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PIKU - Simple, Endearing, Pensive, Memorable
The downside of a great film-viewing experience is - "to unable to shake-off the affect of the afterglow, by incessantly recalling the events and vowing to re-watch it all over again, and continually laughing/crying or both." However, I have one more disruption to add - "finding myself incomprehensively helpless to pen down a decent, up-to-the-mark review."

PIKU is a drama-comedy, marked by the typical stupidities of a Delhi-based 'Probashi' Bengali family's hypochondriac, self-centered, part-senile 70 year-old man, Bhaskor Bannerjee (Amitabh Bachchan), with the obsessively chronic condition of 'difficult, incomplete or infrequent evacuation of the bowels' and his authoritative, stubborn, irritated 29 year-old daughter, Piku Bannerjee (Deepika Padukone) - who frequently squabble over 'motion' issues of the former.

The events evoke instant laughter, even in melancholic moments while gradually shifting the attention from trivial issues to rather emotional ones, like - ageing, parent-child responsibility and its shifting paradigms. We do feel a little pensive towards them, only to find ourselves laughing-out-loud at the very next moment. Still, the fine line between 'frivolousness' and 'finesse' is worked out well.

The film has a very "authentic and honest" tone, just like Soojit Sircar's previous "Vicky Donor", much due to its compact screenwriting by Juhi Chaturvedi. There is no certain plot, but well etched-out events making a fable-like trail. At the same time, Sircar successfully preserves the film's 'entertainment-quotient' by not letting it slip to become slapstick-run-of-the-mill-comedy. More than creating, the director rediscovers and recreates the next door father-daughter relationship.  The Background Score by Anupam Roy and the Sound Design by Bishwadeep Chatterjee is fresh and most appealing, with cinematically-suitable songs.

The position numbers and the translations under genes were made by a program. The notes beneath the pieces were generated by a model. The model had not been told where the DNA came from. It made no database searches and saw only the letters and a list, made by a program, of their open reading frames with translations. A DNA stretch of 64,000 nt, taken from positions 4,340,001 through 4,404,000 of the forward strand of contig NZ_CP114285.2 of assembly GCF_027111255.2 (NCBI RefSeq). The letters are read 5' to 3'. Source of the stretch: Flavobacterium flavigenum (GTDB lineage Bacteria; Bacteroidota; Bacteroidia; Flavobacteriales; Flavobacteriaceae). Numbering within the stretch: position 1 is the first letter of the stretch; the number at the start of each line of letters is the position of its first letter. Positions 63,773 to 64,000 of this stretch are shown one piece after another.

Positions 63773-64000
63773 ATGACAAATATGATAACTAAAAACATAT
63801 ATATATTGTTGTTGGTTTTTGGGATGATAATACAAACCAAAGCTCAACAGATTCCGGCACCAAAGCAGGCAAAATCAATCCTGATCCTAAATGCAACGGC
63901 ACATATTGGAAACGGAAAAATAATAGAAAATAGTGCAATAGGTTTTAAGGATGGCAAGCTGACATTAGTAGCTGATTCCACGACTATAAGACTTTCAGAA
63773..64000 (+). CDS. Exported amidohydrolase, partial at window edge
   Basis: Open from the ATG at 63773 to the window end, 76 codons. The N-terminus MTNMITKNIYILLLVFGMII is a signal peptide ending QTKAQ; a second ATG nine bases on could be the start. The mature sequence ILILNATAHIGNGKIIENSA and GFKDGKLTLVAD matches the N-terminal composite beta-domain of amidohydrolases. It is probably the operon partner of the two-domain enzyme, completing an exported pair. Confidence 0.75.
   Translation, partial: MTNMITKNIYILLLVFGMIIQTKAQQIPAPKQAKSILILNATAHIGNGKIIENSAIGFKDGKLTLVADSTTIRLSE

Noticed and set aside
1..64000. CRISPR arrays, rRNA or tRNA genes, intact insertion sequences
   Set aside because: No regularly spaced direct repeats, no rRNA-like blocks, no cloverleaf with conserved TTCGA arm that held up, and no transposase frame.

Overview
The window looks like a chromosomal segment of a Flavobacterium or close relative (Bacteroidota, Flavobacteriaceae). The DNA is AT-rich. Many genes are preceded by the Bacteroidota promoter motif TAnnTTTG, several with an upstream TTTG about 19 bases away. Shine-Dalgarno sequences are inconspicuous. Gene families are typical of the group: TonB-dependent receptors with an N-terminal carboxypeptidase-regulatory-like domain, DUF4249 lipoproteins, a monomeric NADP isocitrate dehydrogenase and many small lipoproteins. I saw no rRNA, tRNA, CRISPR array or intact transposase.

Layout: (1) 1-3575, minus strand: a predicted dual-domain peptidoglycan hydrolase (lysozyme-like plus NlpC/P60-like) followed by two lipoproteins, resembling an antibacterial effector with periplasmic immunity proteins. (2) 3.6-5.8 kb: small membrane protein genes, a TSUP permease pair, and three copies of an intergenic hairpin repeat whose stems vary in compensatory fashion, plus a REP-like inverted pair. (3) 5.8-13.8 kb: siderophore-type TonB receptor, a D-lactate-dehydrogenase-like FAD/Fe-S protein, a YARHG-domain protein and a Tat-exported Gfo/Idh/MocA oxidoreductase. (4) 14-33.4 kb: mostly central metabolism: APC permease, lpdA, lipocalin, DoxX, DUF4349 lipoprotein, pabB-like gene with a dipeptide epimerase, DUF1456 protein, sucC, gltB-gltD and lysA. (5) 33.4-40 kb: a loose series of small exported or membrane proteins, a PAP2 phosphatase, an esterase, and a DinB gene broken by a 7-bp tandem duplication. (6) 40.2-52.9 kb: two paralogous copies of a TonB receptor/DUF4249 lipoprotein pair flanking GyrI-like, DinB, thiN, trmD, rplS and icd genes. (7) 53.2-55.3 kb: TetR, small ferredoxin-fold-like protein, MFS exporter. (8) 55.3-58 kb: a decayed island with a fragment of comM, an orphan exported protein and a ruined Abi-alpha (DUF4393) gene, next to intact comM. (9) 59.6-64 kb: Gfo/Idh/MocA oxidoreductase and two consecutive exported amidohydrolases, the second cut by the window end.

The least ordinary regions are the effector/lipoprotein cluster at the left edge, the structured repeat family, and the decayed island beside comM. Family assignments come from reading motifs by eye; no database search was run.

The casting (Jogi, "Udaan") of Irrfaan Khan, Moushumi Chatterjee, Jishu Sengupto, Raghuveer Yadav is apt; especially the former, playing Rana Chaudhary (non-Baangali), who effortlessly delivers sort-out part-cynical dialogues. From playing pacifying to being infatuated, he is a class apart comic and performer. Amitabh Bachchan is terrific as always, and is a backbone of sorts, for all other performances.

However, the scene-stealer is Deepika Padukone, who has really come a long way as an actor, and delivers a neat, matured performance while never over-doing herself. She always gels well on-screen with the two National Film Award recipients, and creates a distinctive space of her own while playing the titular role. She is surprisingly lovable even at her cantankerous worst.

As rightly said in "Good Will Hunting" - "...the little idiosyncrasies, that only we know about and miss the most about our loved ones when they're not there. One can call them 'imperfections', but they're not... that's the good stuff." PIKU just gently reminds us of those good stuffs and for this appreciable effort, the film is worth a fair shot of viewing.

Verdict - A rare release. Highly recommended!

Rating - 8/10

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